Yesterday was to some extent a write off. The weather was awful but that’s to be expected when you journey into the hills in winter and I’m not complaining. Today was about travelling 150 miles further north to Sestri Levante which is on the Med coast in the Italian province of Liguria but; I also wanted to visit the town of Volterra and I tailored my route accordingly. Both the journey and Volterra were enthralling.
My route was made up of two parts. The first was along a series of good country roads that wound through delightful Tuscan countryside and took me through the town of Casole d’Elsa to Volterra (and then on to Pisa). The second, from Pisa, was mostly motorway (the A12) which took me past Massa (famous for it’s Marble) and La Spezia (the port city and naval base). I will reflect only on the first part.
I didn’t intended stopping at Casole d’Elsa. From a distance it looked just like any another Tuscan hilltop walled town and I simply don’t have time to view them all. However, this place stopped me in my tracks.
… the roads were fine; the countryside beautiful (and the weather was doing it’s best to brighten up)
… Casole d’Elsa looked just like any other small hilltop town
As I drove through the town I noticed some tree sculptures by the side of the road and I stopped to look:
… hear no evil, see no evil, speak no evil. Well, they make a change from carved squirrels and rabbits and the like (which are commonplace around Cheshire)
There were various other carvings but this place wasn’t just about wood sculptures:
… the above was entitled “Immigrants” (particularly apt given the increasing number of Syrian refugees making for Italy at the moment) but, at the risk of appearing a bit of a Philistine (sorry, I shouldn’t have said that), I think “Zombies” would have been a more appropriate title. Imagine bumping into them on a dark night on the way back from the pub? Worse than wild boar.
… difficult to photograph but this was my favourite. I prefer the sideview. Simple but effective. This work was created by Giampiero Muzzi and there was an accompanying poem some of which I reproduce below:-
“Crystal pure spermatozoons are flying high in the sky….. A rain of miniature shining seeds will fall on Earth. From then onward the men who who will come into the world will be better than their predecessors. Better than us”
I subsequently discovered that Casole d’Elsa is home to the (world-renowned) Verrocchio Art Centre. Perhaps these pieces were produced by students of the VAC? Who knows?
Not long after leaving Casole d’Elsa I arrived at Volterra. Wow! But, I’ll let the photos do the talking:
… the gate on the left is the one I used to enter this old Etruscan city. The gate on the right, the Porta All’Alco is one of two out of seven gates into Volterra that can be traced back to Etruscan times (400 BC). I understand the large blocks are Etruscan
… my gate took me up a few steps and past another sculpture about which there is a story but that is for another time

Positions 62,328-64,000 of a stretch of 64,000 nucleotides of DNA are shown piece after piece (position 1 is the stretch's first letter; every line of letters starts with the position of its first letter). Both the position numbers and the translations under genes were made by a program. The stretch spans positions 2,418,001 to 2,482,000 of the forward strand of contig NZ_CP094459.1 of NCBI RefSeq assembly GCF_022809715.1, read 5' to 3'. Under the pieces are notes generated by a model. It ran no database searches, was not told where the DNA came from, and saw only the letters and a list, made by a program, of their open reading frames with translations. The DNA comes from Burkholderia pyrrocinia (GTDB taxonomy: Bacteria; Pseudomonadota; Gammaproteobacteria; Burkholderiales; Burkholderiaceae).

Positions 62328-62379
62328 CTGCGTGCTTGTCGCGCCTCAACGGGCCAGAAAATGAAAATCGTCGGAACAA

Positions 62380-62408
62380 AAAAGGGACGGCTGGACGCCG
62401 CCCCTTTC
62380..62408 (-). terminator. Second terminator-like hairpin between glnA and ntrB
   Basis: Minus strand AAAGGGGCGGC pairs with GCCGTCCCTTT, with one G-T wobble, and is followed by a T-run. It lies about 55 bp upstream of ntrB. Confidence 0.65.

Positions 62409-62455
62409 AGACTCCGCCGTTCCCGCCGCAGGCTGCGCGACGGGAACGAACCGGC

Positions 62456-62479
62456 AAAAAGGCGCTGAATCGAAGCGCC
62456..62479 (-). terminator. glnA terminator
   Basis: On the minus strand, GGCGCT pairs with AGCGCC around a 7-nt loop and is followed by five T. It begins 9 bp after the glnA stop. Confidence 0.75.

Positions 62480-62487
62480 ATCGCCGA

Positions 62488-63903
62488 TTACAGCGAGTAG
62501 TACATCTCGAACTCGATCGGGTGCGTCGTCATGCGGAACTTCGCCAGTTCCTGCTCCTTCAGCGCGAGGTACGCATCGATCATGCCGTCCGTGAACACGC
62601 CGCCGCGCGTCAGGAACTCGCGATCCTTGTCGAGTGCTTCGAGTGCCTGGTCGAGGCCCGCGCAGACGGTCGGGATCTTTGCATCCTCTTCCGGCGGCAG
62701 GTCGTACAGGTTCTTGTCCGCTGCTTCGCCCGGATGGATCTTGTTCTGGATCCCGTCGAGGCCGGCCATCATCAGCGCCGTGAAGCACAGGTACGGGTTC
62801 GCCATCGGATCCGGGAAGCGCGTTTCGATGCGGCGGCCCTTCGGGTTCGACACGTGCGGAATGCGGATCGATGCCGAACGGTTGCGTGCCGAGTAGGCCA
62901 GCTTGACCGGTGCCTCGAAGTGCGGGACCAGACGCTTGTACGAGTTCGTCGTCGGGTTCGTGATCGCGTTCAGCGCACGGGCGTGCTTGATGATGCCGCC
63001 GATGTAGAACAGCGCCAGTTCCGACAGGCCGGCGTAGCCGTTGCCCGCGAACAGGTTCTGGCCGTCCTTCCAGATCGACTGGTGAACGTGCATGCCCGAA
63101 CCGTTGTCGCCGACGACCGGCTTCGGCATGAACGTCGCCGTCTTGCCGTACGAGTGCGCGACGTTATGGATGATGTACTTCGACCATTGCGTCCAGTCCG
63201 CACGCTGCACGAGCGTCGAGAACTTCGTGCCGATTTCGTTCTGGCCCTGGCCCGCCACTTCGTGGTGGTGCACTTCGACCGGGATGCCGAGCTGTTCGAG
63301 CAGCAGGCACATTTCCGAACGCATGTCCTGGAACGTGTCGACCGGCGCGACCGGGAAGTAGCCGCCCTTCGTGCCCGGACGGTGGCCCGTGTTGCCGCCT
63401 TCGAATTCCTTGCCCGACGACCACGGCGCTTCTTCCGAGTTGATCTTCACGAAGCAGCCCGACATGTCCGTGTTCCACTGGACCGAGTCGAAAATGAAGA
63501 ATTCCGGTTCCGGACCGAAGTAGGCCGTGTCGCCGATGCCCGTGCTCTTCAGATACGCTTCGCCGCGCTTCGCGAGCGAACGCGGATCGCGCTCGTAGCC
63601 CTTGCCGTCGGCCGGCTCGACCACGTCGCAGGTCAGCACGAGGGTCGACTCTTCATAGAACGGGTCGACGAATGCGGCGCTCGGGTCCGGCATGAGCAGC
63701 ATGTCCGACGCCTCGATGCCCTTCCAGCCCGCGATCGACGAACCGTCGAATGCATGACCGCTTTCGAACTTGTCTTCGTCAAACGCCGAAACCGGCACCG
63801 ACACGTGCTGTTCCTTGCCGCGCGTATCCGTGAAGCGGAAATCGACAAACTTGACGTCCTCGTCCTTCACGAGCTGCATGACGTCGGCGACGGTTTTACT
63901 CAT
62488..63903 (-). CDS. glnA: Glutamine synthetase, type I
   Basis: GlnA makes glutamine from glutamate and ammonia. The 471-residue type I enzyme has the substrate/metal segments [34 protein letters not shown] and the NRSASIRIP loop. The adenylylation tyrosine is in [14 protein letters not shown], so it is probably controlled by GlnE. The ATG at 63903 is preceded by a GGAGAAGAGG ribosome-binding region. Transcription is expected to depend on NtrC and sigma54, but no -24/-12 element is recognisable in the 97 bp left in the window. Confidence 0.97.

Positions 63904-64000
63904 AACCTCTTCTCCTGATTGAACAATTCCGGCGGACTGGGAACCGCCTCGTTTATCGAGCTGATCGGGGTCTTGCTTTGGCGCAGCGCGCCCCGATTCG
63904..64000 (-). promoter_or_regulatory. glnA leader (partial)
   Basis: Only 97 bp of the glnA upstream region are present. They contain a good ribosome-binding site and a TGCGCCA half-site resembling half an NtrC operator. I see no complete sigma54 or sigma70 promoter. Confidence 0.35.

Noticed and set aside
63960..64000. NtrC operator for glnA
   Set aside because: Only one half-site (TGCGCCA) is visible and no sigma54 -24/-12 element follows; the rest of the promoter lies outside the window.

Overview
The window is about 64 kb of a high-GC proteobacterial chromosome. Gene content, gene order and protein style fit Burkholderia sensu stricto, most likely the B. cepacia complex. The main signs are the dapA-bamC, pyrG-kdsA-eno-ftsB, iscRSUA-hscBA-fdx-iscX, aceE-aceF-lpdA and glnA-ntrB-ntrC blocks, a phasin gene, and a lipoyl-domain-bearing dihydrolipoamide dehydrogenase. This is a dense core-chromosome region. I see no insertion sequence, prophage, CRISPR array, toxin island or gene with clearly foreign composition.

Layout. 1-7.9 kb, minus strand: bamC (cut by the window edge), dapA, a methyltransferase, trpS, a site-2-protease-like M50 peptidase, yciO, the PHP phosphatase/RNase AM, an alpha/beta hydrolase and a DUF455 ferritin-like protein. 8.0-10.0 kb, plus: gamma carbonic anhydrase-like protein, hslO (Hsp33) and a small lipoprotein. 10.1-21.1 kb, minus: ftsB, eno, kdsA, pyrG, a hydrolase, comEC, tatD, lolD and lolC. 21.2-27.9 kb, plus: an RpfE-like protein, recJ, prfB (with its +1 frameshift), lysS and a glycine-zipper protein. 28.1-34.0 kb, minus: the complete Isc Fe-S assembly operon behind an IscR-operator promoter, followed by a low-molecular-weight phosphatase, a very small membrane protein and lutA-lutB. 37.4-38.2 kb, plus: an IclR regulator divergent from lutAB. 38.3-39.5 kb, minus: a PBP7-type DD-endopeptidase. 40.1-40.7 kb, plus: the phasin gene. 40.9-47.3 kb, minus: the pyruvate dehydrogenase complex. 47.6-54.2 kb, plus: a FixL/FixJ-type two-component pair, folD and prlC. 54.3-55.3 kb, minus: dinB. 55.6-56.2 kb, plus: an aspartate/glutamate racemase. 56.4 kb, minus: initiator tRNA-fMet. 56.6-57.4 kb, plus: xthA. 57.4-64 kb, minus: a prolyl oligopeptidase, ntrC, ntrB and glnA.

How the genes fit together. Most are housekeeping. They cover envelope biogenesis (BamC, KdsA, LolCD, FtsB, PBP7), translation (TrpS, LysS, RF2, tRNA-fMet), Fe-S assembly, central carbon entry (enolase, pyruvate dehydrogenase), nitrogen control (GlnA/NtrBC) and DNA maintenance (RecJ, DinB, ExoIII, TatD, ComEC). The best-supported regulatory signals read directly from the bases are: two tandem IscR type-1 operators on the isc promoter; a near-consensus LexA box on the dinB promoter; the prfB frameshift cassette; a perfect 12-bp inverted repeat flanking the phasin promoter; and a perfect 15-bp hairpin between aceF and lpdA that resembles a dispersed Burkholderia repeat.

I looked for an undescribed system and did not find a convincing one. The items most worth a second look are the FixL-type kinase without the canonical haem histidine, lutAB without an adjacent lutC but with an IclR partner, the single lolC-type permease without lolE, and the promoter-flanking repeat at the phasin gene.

… I excluded people from these photos but the lanes are lived in. There was a butcher’s shop, a baker’s, a fishmonger, a flower shop and an ironmonger’s and the people I passed were … well, they were doing normal things – walking dogs and dragging disobedient children around the shops and; older people were limping home with shopping bags that were far too heavy and; it seemed everyone knew everybody else and they stopped and talked to each other and… there wasn’t a tourist in sight (except me and; I was doing my best to look normal). It was real life.
And then I arrived at the Piazza dei Priori and found the Palazzo dei Priori (that’s it on the right):
… it seems the Palazzo was the setting for the “Twilight” books and TV series by Stephenie Meyer and where the elite vampires, the Volturi, live. Sod’s law, this place is fast becoming a mecca for teenage vampire fans. No comment
Back to reality. Volterra has a castle known as the Fortezza Medicea but, as spectacular as it looks, it is not one that I want to enter:
… the Fortezza Medicea has been converted into a maximum security state prison. The prison operates a rehabilitation restaurant and, periodically, serves gourmet meals to the public
Then there was the Amphitheatre:
… the first thought that crossed my mind when I saw this was as to whether or not the rows of seats in the theatre were originally grass as opposed to stone (methinks grass would have been more comfortable to sit on).
I think I must have walked every lane of Volterra at least 3 times and I stopped both for brunch (a great slice of pizza just off Piazza dei Priori) and a late afternoon tea (apple pie on the Piazza XX Settembre). This latter Piazza is worth a couple of photos:
… the first photo is of a non partisan war memorial; the second is of my route back down to the Van; both taken from the Piazza XX Settembre
A thoroughly enjoyable visit. I was intending to finish with some photos of the Cattedrale di Santa Maria Assunta. The outside of the cathedral does not look much but the nave and altar are very impressive. However, if you have been following this blog you will, of late, been “churched” out. So, given that we started with a little culture in Casole d’Elsa, I’ll finish with the same from Volterra:
… this is a bronze by Andrea Roggi simply termed “We Are Part Of The World – Tree of Life”. Okay, it’s a bit of a mouthful but I like the bronze